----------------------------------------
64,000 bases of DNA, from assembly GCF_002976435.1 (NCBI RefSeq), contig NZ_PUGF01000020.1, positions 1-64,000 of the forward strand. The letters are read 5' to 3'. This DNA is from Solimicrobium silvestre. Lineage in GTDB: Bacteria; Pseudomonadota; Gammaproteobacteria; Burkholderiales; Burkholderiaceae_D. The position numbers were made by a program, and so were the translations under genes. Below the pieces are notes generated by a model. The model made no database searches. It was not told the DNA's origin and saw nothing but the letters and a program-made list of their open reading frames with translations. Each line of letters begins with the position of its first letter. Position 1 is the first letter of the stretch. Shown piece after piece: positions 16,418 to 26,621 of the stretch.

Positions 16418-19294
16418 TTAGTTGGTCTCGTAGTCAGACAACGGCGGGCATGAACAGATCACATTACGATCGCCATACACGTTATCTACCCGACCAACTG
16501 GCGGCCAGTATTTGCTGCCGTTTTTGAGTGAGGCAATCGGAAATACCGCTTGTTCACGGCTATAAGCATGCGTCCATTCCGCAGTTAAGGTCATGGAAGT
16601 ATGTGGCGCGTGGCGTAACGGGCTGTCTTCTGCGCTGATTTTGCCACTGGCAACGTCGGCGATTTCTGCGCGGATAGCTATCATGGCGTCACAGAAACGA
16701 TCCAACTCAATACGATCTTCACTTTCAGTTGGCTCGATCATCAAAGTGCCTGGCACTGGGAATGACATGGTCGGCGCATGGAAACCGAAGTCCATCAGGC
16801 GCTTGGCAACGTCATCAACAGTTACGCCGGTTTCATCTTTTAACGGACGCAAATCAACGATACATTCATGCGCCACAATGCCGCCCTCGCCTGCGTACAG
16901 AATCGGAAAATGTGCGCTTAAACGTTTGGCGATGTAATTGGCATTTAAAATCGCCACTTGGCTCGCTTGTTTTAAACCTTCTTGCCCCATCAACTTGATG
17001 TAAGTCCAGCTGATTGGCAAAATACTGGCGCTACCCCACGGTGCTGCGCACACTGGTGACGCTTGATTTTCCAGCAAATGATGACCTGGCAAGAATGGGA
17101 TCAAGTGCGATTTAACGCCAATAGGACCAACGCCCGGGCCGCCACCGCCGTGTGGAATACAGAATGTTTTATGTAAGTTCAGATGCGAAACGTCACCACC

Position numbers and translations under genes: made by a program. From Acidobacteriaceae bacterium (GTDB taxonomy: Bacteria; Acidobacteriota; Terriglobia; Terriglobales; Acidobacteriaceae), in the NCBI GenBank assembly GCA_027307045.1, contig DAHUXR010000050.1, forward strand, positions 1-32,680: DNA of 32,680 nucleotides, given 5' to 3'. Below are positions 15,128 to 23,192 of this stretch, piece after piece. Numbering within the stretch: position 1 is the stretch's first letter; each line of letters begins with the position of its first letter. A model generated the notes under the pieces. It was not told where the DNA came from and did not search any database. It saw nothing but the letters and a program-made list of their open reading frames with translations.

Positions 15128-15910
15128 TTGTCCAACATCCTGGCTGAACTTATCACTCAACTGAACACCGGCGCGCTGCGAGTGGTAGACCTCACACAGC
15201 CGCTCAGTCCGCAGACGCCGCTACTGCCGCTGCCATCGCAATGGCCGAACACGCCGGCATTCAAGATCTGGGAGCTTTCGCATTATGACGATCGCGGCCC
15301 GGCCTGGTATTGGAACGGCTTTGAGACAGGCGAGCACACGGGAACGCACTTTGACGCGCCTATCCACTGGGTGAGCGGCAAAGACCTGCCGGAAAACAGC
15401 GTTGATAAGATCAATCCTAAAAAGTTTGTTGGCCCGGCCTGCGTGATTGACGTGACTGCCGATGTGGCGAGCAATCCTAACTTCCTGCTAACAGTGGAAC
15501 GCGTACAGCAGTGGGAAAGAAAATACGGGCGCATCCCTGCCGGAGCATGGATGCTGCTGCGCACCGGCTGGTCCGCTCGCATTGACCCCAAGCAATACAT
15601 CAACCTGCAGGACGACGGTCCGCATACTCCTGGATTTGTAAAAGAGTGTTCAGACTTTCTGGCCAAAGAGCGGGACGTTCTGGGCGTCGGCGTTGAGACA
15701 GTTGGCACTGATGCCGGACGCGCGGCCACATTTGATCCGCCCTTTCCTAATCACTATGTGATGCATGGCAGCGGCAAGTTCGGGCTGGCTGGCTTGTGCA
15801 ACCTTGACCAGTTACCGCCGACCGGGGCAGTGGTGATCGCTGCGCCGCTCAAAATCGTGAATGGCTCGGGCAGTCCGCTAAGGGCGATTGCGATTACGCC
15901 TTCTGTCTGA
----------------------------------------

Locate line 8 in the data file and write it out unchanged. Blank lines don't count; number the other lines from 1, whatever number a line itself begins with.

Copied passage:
16901 AATCGGAAAATGTGCGCTTAAACGTTTGGCGATGTAATTGGCATTTAAAATCGCCACTTGGCTCGCTTGTTTTAAACCTTCTTGCCCCATCAACTTGATG